“We see our members move so much – they will come off a deployment and need to be in their next assignment within a few days or weeks,” he said.

Although the windows of time are narrow, the need is real. Mortgages can be expensive and complicated for any consumer – but for soldiers, a drawn-out, opaque or expensive process can be particularly painful. That’s why it’s an area that USAA has invested in improving.

USAA mortgages come with few fees, Lippert noted, and they also close faster than almost anything else in the industry. According to Lippert, they are able to meet service members’ desired closing date about 89 percent of the time.

This formula – tailored products delivered quickly – extends across a variety of products USAA offers to those who actively serve.

“We need to be ready to help members make changes to their insurance coverage,” Lippert said, citing another example. “Service members don’t want to cancel their car insurance, but they also don’t want to pay a full rate on a car that isn’t going to be driven for half a year.”

And in the event of a government shutdown, USAA offers interest-free loans so that active duty service members can get through those difficult financial times without additional expense.

Lippert also said that USAA carefully considers the use of technology to support their products. The flashiest, shiniest digital banking experience isn’t always the best solution for someone who is actively deployed, he noted.

“If you are on a submarine or aircraft carrier in the middle of the Pacific Ocean, odds are you don’t have regular access to super-high bandwidth or high-speed internet,” he said. “We provide a low-bandwidth version of our site that eliminates the heavy graphics, so our members can conduct normal digital banking routines in an efficient manner.”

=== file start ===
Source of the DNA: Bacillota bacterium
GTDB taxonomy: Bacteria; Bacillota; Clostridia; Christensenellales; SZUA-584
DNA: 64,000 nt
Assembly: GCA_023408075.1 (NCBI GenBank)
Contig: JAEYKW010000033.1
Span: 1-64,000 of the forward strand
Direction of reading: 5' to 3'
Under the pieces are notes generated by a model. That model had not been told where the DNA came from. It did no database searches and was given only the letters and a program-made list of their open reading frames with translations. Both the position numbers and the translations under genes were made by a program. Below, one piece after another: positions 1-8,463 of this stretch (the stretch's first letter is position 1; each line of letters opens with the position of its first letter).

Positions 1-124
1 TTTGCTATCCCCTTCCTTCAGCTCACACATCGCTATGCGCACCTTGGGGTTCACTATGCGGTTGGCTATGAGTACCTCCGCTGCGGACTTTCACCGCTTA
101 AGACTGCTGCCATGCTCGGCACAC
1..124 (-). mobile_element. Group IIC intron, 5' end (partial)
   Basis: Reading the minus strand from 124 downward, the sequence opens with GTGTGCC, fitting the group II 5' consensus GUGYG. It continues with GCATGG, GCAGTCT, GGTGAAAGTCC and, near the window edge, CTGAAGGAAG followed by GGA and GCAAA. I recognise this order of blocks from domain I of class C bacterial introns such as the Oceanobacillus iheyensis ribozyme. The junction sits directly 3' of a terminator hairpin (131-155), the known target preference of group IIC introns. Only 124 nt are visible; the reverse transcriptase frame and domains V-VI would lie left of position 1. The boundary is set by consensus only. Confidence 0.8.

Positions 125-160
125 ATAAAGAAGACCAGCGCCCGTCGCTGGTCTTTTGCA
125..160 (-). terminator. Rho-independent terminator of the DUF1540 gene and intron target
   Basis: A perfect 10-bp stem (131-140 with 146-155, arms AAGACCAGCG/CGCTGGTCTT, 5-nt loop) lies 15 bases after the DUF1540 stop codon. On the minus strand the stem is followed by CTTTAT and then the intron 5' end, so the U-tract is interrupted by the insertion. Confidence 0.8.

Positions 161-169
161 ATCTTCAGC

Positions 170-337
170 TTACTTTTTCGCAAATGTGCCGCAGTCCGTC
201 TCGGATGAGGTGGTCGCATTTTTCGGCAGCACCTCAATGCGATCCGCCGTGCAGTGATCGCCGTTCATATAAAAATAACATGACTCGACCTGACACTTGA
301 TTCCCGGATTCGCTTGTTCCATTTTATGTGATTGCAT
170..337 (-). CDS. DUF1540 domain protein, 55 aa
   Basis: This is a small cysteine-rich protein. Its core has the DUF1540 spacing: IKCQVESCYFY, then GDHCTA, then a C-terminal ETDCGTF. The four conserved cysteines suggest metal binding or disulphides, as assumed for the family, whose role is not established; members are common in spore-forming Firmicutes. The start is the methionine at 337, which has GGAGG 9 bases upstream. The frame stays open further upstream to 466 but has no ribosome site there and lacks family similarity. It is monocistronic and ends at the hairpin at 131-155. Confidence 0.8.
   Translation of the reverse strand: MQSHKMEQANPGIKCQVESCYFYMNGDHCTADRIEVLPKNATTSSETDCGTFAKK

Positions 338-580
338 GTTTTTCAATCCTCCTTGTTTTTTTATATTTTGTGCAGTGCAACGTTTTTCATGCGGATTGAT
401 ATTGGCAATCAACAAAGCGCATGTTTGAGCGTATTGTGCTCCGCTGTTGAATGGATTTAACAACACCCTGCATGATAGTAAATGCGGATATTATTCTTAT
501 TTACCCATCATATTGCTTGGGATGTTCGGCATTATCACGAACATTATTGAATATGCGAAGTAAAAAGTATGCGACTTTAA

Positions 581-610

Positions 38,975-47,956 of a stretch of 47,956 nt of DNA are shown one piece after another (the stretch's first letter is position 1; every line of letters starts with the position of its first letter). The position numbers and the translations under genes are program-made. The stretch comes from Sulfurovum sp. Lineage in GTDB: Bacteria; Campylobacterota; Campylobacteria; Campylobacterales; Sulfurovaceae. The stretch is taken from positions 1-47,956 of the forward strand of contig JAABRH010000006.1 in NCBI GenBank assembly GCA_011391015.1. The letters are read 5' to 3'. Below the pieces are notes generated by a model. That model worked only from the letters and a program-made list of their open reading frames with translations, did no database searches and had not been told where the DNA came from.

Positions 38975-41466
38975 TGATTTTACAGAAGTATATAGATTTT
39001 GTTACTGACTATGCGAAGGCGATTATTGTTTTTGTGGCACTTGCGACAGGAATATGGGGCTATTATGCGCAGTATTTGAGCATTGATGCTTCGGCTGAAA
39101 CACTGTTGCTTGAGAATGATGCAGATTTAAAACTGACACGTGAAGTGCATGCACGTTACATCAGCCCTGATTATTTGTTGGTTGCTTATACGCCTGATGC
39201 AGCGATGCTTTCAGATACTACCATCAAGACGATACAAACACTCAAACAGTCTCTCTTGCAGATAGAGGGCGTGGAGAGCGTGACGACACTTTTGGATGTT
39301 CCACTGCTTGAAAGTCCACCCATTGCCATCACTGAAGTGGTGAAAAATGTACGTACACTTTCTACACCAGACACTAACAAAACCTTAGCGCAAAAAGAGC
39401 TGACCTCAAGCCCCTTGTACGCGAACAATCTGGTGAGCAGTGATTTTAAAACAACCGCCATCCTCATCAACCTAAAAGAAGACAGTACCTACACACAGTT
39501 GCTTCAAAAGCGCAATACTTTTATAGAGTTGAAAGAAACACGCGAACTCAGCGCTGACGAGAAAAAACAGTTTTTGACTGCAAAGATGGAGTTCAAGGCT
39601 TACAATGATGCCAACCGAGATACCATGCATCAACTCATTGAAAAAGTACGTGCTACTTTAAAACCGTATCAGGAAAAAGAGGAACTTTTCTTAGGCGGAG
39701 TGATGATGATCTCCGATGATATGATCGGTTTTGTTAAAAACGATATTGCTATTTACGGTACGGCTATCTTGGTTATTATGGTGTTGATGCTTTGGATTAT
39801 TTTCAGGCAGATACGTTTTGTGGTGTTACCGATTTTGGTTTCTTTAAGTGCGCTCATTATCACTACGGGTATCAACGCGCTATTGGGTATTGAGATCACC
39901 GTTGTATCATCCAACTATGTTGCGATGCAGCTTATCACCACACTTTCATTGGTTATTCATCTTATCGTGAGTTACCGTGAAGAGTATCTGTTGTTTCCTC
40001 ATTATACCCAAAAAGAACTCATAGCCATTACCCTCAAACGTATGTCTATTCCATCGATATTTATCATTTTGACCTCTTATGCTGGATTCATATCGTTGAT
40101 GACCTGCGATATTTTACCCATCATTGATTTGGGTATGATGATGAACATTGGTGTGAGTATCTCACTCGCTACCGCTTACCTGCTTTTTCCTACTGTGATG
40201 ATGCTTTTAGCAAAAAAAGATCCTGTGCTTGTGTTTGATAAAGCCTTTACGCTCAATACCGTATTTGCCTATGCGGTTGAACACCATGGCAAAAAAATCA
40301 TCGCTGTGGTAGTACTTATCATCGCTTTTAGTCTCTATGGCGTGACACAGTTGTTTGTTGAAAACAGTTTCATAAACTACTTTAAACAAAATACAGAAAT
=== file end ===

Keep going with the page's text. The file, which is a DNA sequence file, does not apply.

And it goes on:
A Family Affair

When designing financial services for soldiers and veterans, USAA goes beyond the needs of those who are deployed. Quite often, Lippert said, they must consider the needs of the families those service members leave behind while they are deployed, since they act as the account holder’s proxy.

“Someone deployed on a submarine can’t pick up a phone call from a family member asking a question about a banking service,” Lippert explained.

Part of meeting that challenge lies in the account set-up process itself. At that point, Lippert said, it is very important that the products serving a customer have the right ownership established, and that there is a clear decision about who the bank can and should talk to when the account owner cannot be reached.

It’s not easy serving soldiers, Lippert noted, but the challenge is worth meeting – because it’s certainly not easy to be a soldier.

“I think when people have a little downtime today, they should reflect on that,” he noted. “It’s natural to think about service members on Memorial Day and Veterans Day. But today, I think about the soldiers, sailors and airmen who are not enjoying the same comforts of family and friends gathering together.”

Our thanks to USAA for all they do to serve the financial needs of those who serve, and have served, our country and helped to keep the world safe.

For anyone who would like to honor those who made the ultimate sacrifice this Memorial Day, USAA has created a virtual poppy wall  where users can dedicate a poppy in memory of a fallen service member and/or veteran who has passed.